Irritable Bowel Syndrome (IBS)

Irritable bowel syndrome, or IBS, is a common medical condition that targets the large intestine. IBS affects mostly women and can cause abdominal pain, gas, bloating, cramping, diarrhea and/or constipation. IBS is not considered a serious illness, as it causes no permanent internal damage and does not increase your risk of colon cancer.

Other symptoms of irritable bowel syndrome that the patients typically have include bloating and the feeling of not having emptied the bowels completely, so needing to return to the toilet shortly after a bowel action. Many people with IBS find that their symptoms are made worse by stress and by certain foods.

If you have IBS, your large intestine may be more sensitive to stimulation, so it can spasm for no apparent reason, causing the uncomfortable symptoms mentioned above. The good news is that IBS can be treated (or at least comfortably controlled) with dietary and lifestyle changes, including reducing your stress levels.

Symptoms of Irritable Bowel Syndrome

Symptoms include diarrhea, constipation and sometimes both at different times. You may also suffer from cramps, bloating and gas. You may notice mucus in your stool, another symptom. If you have IBS, you may get an urge to move your bowels, but then nothing comes out.

Often, irritable bowel syndrome symptoms are mild enough to control or abide on your own. Since some of the symptoms of IBS also are symptoms of more serious conditions, however, you should see a gastroenterologist at Central Florida Gastroenterology if the symptoms worsen.

Causes of Irritable Bowel Syndrome

The exact cause or causes of irritable bowel syndrome are unknown. The muscles in your large intestine move food along as your body absorbs the nutrients and fluids. When you have IBS, the muscles don’t work properly, either flushing food too quickly or stagnating with the food stuck there. This dysfunction causes the symptoms described above.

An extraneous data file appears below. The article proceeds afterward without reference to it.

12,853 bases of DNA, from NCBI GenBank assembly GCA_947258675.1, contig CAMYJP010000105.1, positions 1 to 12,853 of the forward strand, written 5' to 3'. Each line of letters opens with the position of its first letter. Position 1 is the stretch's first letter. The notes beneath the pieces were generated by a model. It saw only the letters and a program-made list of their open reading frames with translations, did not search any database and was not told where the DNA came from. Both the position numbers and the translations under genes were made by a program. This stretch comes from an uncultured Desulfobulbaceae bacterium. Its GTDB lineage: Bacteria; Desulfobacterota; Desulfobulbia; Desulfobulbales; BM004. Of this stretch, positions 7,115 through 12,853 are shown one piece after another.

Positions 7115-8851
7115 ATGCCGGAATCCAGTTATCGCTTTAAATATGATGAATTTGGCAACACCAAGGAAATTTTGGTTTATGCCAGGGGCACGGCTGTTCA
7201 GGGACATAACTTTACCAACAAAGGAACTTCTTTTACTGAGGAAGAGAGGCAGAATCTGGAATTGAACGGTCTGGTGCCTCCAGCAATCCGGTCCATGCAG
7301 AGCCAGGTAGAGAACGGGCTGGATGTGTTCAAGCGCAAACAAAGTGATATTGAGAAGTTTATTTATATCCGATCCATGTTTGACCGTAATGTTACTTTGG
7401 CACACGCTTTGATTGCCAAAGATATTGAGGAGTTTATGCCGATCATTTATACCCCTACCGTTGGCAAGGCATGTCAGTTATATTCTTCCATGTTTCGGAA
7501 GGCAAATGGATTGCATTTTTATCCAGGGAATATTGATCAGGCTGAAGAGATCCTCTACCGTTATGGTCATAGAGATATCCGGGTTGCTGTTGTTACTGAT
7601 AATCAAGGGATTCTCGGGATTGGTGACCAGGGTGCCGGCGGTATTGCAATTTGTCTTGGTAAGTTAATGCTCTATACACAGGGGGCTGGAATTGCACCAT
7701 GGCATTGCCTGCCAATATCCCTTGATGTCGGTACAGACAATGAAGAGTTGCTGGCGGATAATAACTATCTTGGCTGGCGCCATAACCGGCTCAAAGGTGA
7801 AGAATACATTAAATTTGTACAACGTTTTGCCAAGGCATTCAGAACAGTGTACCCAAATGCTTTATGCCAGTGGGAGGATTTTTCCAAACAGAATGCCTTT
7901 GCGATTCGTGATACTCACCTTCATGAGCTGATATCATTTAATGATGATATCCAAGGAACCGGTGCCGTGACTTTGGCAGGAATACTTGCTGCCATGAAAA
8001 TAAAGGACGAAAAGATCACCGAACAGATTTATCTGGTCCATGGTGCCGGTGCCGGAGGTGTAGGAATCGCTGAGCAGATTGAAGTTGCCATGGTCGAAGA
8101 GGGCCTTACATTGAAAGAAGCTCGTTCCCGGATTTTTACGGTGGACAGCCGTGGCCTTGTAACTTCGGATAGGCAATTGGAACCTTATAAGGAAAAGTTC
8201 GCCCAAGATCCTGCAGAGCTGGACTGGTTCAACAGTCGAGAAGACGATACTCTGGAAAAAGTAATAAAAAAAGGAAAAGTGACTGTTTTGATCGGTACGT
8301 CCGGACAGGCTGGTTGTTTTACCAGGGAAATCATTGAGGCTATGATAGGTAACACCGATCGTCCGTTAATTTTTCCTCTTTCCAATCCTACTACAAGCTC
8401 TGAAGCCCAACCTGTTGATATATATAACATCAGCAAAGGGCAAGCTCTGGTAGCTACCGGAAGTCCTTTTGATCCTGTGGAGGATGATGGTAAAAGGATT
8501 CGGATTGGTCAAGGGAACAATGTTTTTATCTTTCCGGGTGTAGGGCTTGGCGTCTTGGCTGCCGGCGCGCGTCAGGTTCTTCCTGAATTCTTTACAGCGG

Not everyone is affected the same way, but women report the condition more often than men. Certain foods — such as dairy, chocolate, even fruits and vegetables — can trigger IBS. Artificial sweeteners, alcohol, caffeine and carbonated beverages also might cause the condition. Medicine, such as antibiotics, can contribute to it as well. Stress, hormones and genetics also can play a role in the onset of IBS.

Diagnosing Irritable Bowel Syndrome

If you’re experiencing irritable bowel syndrome, Central Florida Gastroenterology will review your medical history and give you a thorough physical examination. Because its symptoms are similar to those of more serious conditions, a gastroenterologist won’t be able to diagnose IBS until they have eliminated those other conditions. Central Florida Gastroenterology may need to order laboratory tests or perform diagnostic procedures such as a colonoscopy or a flexible sigmoidoscopy.

Central Florida Gastroenterology will look for certain signs such as abdominal pain, mucus in your stool, bloating, a change in the pattern of your bowel movements or the inability to go when you feel the need. Other signs that may point to IBS are fever, vomiting, diarrhea, rectal bleeding or unexplained weight loss.

Treating Irritable Bowel Syndrome

Because there is no known cause of the condition and because it seems to affect different people differently, there is no single treatment that will work on everyone. That’s the bad news. The good news is that many different treatments have worked in the past, so Central Florida Gastroenterology has a range of options to help you.

Treatment can include diet and lifestyle changes, such as eliminating gassy foods and beverages. Other options include a range of medications. Antibiotics, drugs to control diarrhea, and even antidepressants sometimes can help, but two drugs have been approved specifically for IBS sufferers: Alosetron and Lubiprostone.